In 2007, Atlanta came within 90 days of running out of water. Last year Sao Paolo, the world's ninth largest city, was three months away from running out. This past January, Flint, Michigan declared a state of emergency in response to its water crisis, and the current drought in California is the worst in 1,200 years.
Most Americans assume that water scarcity is a problem limited to developing countries; that our water is cheap, clean, and in plentiful supply. Yet this essential resource – used lavishly and delivered virtually for free – is increasingly scarce. Experts now know that the most severe shortages have been caused not by weather or consumer choices alone, but by poor policy planning. If we engineered our way into this crisis, can new solutions engineer us back out?
The suggestions are vast: recycling incentives; citywide mandates on lawn watering; and towing and melting icebergs. But at the center of a recent ProPublica investigation by Abrahm Lustgarten is another solution: water markets. According to Lustgarten's reporting, which serves as the basis for the Discovery documentary, Killing the Colorado, a growing consensus of experts argue that if water is valued properly, then bought, sold, and leased, waste would be discouraged and water supply would more effectively shift to where it's needed most. Skeptics aren't so convinced – they say privatizing what is widely understood as a public good is shortsighted and detrimental to its access.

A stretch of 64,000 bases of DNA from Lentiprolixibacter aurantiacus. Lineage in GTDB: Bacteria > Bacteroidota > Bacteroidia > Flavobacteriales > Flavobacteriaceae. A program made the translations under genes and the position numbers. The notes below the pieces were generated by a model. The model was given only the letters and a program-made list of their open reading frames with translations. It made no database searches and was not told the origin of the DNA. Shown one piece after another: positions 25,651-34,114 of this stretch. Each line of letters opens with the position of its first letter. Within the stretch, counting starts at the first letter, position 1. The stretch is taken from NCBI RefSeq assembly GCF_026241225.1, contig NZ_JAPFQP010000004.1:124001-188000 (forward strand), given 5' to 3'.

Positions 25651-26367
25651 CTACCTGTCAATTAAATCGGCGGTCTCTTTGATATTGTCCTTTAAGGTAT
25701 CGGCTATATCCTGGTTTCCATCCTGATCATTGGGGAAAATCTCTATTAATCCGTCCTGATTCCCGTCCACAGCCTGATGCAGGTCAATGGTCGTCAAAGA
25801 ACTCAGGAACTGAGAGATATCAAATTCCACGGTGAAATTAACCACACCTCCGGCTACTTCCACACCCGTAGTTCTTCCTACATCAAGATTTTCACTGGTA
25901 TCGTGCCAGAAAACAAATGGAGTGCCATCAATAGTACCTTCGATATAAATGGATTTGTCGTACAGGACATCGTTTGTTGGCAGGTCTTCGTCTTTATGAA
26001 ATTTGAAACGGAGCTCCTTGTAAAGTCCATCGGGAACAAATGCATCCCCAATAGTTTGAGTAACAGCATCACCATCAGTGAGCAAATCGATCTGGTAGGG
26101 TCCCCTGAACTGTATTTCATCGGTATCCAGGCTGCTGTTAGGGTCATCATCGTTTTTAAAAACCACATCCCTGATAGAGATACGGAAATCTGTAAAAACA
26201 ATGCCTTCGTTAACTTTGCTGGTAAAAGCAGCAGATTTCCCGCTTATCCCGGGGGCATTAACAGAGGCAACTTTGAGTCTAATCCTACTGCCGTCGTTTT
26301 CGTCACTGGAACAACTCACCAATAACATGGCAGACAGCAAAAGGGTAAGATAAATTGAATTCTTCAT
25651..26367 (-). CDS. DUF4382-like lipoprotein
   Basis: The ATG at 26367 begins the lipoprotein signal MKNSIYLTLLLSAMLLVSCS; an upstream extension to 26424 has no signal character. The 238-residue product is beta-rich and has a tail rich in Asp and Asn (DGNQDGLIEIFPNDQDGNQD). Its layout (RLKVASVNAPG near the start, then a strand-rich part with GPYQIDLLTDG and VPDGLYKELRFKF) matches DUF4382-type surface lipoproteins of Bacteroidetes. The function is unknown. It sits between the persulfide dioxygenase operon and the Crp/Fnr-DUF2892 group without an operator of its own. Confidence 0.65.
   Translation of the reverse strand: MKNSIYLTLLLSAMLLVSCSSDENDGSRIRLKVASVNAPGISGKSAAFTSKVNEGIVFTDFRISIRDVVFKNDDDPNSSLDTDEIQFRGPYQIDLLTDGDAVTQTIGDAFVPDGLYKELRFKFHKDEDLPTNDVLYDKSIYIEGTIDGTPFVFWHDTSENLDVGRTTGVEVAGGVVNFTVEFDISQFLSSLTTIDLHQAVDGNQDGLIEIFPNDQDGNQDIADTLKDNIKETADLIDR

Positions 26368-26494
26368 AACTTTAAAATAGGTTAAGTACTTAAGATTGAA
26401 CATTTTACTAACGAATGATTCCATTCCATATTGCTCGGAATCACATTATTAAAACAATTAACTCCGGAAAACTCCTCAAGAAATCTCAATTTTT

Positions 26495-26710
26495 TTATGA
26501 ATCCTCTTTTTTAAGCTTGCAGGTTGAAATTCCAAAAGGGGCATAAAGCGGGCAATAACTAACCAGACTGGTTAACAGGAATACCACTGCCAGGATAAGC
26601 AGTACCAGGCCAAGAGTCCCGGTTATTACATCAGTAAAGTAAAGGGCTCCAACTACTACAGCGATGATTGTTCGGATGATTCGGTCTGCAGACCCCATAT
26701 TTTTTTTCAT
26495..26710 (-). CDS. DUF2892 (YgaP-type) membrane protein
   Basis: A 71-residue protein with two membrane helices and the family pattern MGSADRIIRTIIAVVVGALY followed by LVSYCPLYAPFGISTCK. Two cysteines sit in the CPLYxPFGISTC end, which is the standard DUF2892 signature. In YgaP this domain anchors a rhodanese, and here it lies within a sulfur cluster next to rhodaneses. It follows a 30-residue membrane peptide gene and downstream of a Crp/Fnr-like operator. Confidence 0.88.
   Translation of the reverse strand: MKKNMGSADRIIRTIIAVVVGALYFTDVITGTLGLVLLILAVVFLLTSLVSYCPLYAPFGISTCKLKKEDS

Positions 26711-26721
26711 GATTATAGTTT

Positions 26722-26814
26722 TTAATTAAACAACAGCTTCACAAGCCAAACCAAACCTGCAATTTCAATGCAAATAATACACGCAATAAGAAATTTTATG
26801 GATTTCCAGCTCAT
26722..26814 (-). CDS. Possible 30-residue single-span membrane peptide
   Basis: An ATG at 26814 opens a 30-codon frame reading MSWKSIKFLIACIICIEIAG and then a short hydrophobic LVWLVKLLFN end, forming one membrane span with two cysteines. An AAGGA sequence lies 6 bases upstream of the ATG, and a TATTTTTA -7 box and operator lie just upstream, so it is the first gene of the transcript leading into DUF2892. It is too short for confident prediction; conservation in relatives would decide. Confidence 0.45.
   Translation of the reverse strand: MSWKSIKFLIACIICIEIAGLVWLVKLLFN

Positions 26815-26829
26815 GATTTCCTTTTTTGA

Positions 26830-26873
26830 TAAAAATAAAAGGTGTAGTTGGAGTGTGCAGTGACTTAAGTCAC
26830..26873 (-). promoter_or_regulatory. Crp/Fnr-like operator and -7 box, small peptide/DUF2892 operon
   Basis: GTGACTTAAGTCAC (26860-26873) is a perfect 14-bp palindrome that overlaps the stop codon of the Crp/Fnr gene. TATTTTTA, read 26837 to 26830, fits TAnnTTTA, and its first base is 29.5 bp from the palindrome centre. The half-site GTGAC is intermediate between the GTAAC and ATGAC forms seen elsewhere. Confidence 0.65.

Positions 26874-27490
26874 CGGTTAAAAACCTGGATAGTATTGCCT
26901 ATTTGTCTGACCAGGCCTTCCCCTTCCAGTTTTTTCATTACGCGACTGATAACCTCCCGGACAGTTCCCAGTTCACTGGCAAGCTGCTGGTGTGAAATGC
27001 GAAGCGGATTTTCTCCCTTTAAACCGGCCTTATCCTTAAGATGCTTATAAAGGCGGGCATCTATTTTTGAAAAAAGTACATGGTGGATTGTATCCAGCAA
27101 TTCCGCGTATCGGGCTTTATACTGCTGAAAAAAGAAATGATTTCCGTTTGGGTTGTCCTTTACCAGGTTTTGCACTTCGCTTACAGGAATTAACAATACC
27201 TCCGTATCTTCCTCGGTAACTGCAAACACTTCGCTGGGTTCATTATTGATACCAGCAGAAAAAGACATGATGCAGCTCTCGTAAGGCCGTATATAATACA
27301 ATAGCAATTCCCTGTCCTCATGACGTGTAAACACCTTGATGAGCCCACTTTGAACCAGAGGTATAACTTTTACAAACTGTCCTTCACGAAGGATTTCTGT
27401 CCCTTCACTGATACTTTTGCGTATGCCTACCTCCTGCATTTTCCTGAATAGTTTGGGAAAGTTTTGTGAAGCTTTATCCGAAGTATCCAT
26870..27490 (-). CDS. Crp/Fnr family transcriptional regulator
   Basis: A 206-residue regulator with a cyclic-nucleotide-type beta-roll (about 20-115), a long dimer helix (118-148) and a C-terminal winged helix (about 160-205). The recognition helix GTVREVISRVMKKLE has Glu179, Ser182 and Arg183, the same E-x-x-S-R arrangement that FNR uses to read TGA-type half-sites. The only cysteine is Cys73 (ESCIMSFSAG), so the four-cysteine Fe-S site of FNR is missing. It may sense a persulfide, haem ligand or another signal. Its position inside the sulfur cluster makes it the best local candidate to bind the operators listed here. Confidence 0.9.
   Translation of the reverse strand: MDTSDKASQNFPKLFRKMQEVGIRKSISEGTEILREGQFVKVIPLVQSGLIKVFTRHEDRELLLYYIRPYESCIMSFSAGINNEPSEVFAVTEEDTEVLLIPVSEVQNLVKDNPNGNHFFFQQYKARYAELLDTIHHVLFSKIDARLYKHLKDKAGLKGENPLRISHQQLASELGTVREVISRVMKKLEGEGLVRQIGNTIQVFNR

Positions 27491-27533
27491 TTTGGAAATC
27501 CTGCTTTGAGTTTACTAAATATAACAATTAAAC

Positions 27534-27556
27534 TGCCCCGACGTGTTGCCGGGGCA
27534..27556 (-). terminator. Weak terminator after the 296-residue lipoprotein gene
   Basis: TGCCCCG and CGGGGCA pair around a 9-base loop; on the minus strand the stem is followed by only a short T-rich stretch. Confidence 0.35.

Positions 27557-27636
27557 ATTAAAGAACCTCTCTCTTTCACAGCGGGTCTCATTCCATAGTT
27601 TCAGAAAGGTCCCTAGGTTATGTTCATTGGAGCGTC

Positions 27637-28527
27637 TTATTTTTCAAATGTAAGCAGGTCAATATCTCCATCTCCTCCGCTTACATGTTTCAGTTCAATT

Join New America, ProPublica, and Discovery for a discussion on the market-based solutions for our water problems and what's at stake for a secure water supply, economy, and environment.
Abrahm Lustgarten @AbrahmL
Senior reporter, ProPublica
Disque D. Deane, Jr. @InvestWater
Chief Investment Officer and Co-founder, Water Asset Management
Director, Columbia Water Center, and Senior Research Scientist, International Research Institute for Climate & Society, Columbia University
Cannon Michael @agleader
President, Bowles Farming Company
Director, San Luis & Delta-Mendota Water Authority
Hon. Sharon Burke @burkese
Senior Advisor, Resource Security Program, New America